I would like to help today and donate

Next
Thank you! Your submission has been received!
Oops! Something went wrong while submitting the form.
Thank you! Your submission has been received!
Oops! Something went wrong while submitting the form.
Next
Thank you! Your submission has been received!
Oops! Something went wrong while submitting the form.
Thank you! Your submission has been received!
Oops! Something went wrong while submitting the form.
CLOSE
NEWS

INTERPOL and the case for reform: who has said what?

editor - August 20, 2015 - INTERPOL, red notice

Since 2013, Fair Trials has led the campaign for reform of INTERPOL, to prevent countries using its global ‘wanted person’ alerts to export the persecution of exiled human rights defenders, journalists and peaceful political activists. Countries across the world, including Azerbaijan, Egypt, Indonesia, Iran, Russia, Sri Lanka, Turkey and Venezuela, have succeeded in using INTERPOL in this way. INTERPOL not only gives these countries’ oppressive activities wider geographical reach; it also provides its own stamp of authority, providing greater credibility to politically-motivated efforts at criminalizing human rights defenders and free speech. You can read more about the campaign and some of its successes here.

At the end of 2013 we published our major report, ‘Strengthening respect for human rights; strengthening INTERPOL. The report called for much needed, but straightforward reforms that could weed out most abusive alerts and provide redress where cases slip through the net. Since the report, people have started listening, and it’s not just us: others are taking up the baton and looking at exactly how INTERPOL operates.

Members of the European Parliament have expressed their concerns, and the European Commission has committed to raising the issues outlined in our report with INTERPOL. The Parliamentary Assembly of the Council of Europe has also undertaken to examine abuses of INTERPOL in the context of a report on the topic and domestic parliaments in the Netherlands, UK and Germany have also raised concerns.

Elsewhere, other organisations have started their own work, and in some cases produced their own reports:

  • The US based Heritage foundation released a report detailing the potential abuse of INTERPOL systems and the necessity of reform in relation to US foreign and domestic policy.
  • Earlier this year, REDRESS, together with Fair Trials, submitted an application to INTERPOL requesting the deletion of information concerning Mr Djamel Ktiti. Mr Ktiti, a French national, is the subject of information on INTERPOL’s files circulated by the National Central Bureau of Algeria. The United Nations Committee Against Torture held that Ktiti’s extradition ran an unacceptable risk of being based on evidence obtained by torture, and that Mr Ktiti faced an unacceptably high risk of torture if he is returned to Algeria.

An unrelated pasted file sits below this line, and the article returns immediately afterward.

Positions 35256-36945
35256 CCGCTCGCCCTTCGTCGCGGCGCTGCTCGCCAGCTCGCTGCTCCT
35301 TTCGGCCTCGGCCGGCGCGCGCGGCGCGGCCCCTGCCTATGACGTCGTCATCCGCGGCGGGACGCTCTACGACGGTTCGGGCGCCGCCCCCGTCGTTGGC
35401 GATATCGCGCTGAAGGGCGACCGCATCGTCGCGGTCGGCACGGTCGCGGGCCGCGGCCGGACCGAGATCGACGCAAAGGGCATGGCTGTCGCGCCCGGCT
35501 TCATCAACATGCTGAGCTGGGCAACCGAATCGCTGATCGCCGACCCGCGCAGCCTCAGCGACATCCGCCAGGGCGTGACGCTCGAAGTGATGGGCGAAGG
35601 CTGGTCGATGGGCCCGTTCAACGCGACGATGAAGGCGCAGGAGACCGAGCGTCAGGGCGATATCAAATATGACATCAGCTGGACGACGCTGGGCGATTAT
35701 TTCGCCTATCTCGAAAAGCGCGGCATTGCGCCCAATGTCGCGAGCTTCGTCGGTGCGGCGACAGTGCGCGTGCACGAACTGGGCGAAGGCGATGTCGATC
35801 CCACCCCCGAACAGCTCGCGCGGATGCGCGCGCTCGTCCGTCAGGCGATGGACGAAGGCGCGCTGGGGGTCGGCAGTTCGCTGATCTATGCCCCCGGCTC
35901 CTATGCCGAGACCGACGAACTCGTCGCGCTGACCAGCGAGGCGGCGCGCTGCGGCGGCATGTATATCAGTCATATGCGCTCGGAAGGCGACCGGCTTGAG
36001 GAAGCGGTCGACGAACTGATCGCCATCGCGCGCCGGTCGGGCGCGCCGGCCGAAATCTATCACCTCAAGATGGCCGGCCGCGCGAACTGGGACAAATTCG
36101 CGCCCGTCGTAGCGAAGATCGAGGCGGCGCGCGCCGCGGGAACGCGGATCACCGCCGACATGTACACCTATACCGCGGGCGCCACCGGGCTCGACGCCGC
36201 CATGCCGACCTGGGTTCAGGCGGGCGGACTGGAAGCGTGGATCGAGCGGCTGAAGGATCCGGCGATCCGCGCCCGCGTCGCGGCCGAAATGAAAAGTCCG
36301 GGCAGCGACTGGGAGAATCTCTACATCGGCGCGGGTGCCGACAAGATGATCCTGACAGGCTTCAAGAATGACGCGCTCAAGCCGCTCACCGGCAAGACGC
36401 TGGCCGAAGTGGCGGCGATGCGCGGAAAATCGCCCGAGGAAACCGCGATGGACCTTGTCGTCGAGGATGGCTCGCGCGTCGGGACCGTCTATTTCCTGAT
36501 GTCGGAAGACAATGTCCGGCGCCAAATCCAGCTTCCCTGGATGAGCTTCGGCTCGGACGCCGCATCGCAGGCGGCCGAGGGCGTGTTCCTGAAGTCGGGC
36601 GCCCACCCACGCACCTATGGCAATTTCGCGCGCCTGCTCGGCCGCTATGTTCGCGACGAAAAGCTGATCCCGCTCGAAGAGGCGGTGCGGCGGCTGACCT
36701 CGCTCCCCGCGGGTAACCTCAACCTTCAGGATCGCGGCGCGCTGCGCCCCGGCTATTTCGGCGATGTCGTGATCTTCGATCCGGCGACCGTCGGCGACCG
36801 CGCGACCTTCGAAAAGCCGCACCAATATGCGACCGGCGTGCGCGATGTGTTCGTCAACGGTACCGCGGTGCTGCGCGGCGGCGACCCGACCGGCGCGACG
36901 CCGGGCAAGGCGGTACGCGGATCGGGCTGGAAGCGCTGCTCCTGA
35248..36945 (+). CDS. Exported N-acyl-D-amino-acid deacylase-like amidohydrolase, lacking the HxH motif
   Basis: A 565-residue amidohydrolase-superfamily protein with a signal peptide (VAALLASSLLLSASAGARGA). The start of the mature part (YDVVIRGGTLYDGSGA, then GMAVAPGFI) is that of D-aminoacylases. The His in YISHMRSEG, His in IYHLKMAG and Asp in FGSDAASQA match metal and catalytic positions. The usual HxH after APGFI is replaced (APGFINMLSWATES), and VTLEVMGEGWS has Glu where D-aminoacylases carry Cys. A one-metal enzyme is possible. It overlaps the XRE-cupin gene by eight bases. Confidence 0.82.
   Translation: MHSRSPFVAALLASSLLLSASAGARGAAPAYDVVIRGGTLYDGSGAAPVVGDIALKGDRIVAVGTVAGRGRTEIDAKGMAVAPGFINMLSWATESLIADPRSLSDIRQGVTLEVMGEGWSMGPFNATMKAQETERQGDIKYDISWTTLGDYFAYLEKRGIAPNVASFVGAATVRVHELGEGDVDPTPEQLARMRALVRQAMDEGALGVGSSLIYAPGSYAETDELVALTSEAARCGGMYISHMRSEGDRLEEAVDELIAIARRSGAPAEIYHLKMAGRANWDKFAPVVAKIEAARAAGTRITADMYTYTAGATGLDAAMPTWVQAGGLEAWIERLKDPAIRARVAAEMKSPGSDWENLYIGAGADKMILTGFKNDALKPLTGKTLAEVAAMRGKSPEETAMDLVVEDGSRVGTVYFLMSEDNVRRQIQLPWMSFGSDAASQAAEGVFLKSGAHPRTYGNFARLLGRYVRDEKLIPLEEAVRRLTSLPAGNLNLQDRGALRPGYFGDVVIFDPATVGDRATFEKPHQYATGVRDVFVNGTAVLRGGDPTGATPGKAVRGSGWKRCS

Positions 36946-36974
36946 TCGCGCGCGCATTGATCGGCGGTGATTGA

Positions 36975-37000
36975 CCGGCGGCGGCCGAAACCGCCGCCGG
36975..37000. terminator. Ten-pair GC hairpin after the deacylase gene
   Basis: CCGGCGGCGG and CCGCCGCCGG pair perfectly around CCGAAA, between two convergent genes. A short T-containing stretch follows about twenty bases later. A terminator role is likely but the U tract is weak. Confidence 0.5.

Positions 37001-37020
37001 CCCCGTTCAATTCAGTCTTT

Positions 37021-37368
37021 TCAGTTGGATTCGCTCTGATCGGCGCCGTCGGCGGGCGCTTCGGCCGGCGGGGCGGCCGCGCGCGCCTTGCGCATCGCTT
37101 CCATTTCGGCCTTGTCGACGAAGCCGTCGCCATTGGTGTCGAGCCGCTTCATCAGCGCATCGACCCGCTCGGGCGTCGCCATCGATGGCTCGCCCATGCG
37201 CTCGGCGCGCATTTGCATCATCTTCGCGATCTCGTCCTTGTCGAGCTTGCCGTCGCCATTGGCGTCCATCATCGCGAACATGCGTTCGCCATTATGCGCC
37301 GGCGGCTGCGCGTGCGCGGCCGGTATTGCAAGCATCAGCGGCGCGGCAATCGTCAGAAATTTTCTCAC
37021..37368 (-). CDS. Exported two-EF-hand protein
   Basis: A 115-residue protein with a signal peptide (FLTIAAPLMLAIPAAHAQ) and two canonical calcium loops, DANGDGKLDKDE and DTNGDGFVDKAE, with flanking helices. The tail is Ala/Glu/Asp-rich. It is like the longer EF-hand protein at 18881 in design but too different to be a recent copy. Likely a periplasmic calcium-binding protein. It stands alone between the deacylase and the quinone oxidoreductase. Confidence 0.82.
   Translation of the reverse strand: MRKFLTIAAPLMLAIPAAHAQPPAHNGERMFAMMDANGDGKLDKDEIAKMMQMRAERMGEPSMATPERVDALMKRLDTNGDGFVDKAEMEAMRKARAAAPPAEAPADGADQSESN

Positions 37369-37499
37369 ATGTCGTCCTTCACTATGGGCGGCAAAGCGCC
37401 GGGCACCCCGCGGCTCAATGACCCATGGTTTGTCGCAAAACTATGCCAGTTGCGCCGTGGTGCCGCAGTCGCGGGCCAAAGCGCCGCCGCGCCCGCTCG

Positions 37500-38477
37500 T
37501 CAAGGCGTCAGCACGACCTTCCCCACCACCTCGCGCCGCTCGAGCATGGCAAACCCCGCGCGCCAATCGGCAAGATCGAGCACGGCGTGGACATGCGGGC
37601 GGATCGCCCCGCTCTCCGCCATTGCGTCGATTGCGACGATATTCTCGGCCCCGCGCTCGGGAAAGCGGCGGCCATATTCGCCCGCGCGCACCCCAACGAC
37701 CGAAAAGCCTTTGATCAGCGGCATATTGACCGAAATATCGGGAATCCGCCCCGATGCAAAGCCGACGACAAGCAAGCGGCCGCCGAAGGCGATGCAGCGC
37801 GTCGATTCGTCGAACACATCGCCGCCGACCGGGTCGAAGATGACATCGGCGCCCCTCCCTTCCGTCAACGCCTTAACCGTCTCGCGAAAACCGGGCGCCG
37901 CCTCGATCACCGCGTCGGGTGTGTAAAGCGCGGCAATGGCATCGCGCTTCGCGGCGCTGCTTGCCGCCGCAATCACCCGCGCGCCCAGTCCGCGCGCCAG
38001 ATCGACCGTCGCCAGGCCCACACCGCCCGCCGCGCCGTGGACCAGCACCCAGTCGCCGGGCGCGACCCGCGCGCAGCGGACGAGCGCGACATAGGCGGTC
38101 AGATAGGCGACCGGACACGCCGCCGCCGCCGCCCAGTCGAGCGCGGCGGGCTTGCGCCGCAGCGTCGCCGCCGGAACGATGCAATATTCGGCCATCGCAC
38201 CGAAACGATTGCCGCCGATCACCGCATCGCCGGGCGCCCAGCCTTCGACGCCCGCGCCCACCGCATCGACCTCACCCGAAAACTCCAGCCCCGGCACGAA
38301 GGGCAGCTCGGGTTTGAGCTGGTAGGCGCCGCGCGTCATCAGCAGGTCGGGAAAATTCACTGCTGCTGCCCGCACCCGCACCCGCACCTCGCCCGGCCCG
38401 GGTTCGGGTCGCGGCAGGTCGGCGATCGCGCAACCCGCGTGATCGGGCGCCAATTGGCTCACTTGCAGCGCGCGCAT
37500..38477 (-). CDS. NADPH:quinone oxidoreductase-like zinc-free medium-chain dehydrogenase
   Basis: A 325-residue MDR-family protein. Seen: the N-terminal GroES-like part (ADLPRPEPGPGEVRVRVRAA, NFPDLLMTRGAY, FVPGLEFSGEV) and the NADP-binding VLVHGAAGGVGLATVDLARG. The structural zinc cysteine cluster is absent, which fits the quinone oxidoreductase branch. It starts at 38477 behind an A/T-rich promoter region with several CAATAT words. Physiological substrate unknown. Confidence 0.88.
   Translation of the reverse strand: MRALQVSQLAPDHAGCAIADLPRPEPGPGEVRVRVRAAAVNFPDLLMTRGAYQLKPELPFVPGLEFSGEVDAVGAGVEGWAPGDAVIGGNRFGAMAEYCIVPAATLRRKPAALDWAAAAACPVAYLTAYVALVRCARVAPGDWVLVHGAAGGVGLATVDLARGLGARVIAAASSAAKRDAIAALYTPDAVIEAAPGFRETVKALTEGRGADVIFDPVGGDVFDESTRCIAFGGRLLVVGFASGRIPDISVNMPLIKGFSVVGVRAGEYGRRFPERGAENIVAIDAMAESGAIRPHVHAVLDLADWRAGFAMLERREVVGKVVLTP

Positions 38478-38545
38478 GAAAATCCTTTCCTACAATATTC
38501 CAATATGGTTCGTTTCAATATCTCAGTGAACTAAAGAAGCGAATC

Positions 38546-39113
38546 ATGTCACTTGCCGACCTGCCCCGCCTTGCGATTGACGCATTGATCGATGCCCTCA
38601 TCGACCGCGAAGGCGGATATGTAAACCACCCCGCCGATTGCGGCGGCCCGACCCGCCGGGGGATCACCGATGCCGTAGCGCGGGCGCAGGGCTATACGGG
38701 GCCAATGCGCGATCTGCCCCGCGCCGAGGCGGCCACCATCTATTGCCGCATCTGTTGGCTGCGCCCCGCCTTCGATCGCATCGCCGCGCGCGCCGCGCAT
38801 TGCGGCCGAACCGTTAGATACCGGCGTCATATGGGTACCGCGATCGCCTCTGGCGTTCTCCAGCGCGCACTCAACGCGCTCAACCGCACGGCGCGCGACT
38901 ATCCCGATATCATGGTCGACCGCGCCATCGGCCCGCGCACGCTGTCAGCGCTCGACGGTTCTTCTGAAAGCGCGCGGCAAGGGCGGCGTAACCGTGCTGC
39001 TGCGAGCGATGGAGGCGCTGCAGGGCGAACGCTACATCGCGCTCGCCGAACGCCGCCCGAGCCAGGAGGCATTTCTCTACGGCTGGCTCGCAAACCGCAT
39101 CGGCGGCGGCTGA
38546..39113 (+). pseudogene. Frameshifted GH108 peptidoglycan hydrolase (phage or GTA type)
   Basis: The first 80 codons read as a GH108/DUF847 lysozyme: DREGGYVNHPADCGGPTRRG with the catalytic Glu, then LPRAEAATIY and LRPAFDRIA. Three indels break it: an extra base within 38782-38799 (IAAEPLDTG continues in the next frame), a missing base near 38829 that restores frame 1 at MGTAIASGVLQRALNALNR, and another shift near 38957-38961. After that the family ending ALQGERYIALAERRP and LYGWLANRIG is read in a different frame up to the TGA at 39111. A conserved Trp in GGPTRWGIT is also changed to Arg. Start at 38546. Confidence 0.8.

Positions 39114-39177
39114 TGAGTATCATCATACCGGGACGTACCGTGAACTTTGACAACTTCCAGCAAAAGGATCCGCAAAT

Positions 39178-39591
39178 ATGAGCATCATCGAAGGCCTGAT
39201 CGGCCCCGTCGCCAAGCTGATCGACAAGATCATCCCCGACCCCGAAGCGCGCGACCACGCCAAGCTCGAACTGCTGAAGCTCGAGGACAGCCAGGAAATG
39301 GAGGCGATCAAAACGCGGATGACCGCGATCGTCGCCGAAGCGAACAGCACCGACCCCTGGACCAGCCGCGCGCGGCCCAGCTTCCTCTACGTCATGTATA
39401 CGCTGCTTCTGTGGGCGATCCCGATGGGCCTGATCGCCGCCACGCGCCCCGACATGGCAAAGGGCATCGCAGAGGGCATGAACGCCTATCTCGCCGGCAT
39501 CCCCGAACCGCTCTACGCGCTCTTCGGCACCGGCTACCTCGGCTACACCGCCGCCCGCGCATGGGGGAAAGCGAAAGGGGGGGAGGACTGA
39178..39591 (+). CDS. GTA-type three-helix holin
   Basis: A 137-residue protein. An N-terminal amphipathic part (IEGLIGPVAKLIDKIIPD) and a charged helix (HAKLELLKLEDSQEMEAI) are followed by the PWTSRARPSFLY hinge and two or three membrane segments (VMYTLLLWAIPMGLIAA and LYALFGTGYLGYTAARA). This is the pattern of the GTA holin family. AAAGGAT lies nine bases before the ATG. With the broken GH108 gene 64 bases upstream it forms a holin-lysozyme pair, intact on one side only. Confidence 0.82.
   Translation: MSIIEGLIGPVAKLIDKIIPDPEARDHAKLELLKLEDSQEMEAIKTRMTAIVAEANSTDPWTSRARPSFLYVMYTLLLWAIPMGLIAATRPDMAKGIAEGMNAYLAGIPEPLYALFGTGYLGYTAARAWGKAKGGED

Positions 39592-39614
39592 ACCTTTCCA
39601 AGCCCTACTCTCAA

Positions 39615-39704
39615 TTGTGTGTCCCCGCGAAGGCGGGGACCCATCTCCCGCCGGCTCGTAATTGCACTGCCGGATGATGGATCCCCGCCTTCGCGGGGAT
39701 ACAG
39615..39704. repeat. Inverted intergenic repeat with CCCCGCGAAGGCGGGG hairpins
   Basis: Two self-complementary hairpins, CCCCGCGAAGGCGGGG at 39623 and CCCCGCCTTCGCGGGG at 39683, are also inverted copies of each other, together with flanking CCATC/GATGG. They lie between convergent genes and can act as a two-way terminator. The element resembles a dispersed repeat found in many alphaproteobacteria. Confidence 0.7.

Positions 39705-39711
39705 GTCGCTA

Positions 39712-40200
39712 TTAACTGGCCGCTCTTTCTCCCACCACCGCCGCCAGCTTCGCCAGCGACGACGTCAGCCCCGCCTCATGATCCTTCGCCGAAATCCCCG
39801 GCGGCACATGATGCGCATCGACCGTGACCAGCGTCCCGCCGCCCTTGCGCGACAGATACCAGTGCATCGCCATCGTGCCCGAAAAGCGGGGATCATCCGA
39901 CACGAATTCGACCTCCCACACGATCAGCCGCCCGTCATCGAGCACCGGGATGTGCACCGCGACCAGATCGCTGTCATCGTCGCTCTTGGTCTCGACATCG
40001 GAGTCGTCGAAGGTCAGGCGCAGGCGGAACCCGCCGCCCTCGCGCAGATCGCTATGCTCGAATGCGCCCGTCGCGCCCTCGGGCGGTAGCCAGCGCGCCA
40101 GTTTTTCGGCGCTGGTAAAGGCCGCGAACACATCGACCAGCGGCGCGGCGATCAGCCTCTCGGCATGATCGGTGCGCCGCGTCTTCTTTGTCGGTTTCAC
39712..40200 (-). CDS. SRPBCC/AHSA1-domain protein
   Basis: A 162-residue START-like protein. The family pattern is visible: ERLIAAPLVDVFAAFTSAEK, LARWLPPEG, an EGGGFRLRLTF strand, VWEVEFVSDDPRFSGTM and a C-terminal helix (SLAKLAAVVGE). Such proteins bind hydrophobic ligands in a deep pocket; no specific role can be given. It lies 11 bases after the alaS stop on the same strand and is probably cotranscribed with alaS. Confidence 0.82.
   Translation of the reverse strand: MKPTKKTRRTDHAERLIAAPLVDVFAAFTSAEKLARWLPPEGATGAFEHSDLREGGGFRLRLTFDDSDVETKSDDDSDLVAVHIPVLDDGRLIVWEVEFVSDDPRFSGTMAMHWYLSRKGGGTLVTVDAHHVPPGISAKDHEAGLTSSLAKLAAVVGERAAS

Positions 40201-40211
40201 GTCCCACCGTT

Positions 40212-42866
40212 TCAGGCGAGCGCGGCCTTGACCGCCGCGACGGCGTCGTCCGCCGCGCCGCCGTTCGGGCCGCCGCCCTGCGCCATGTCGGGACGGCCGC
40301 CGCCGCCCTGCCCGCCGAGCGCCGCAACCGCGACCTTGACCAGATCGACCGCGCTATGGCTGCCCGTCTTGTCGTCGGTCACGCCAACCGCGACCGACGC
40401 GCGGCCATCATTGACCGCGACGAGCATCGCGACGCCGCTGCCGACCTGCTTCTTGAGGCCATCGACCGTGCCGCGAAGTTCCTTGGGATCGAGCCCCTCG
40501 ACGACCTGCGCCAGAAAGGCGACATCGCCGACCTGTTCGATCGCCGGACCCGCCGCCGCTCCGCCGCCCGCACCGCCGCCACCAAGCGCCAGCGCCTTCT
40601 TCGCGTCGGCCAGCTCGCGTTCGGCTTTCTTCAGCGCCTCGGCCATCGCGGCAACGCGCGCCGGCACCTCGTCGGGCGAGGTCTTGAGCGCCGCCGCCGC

• The Centre for Peace Studies has presented recommendations on safeguarding refugees from the abuse of INTERPOL mechanisms at a side event that took place at the 13th United Nations Congress on Crime Prevention and Criminal Justice in Doha, Qatar.
  • The Henry Jackson Society has also released a report examining the extent to which INTERPOL is used as a tool to persecute businessmen and businesswomen, journalists, lawyers, and political activists. The policy paper highlights a number of cases wherein individuals have feared, or have been subject to arrest or detention.

INTERPOL are listening, and earlier this year announced a new asylum policy, as well as launching  the Working Group on the Processing of Information. The Working Group has been tasked by INTERPOL’s General Assembly with reviewing the organisation’s supervisory mechanisms in the area of data processing.

Fair Trials is continuing to work to highlight what further changes are needed, and have made it a priority to highlight shocking cases of injustice all over the world.

If you are a journalist interested in this story, please telephone Fair Trials’ press department on 020 7822 2370 or 07950 849 851.

Watch our recent film, which shows exactly why INTERPOL needs reforming.

For regular updates follow Fair Trials on Twitter or sign up to our monthly bulletin at the bottom of the page.

If you are a journalist interested in this story, please call the media team on +44 (0) 7749 785 932 or email [email protected]

Keep up to date

Receive updates on our work and news about Fair Trials globally

Activities in the following sections on this website are supported by the Justice Programme of the European Union: Legal Experts Advisory Panel, Defence Rights Map, Case Law Database, Advice Guides and Latest News. More information about our financial supporters is available here.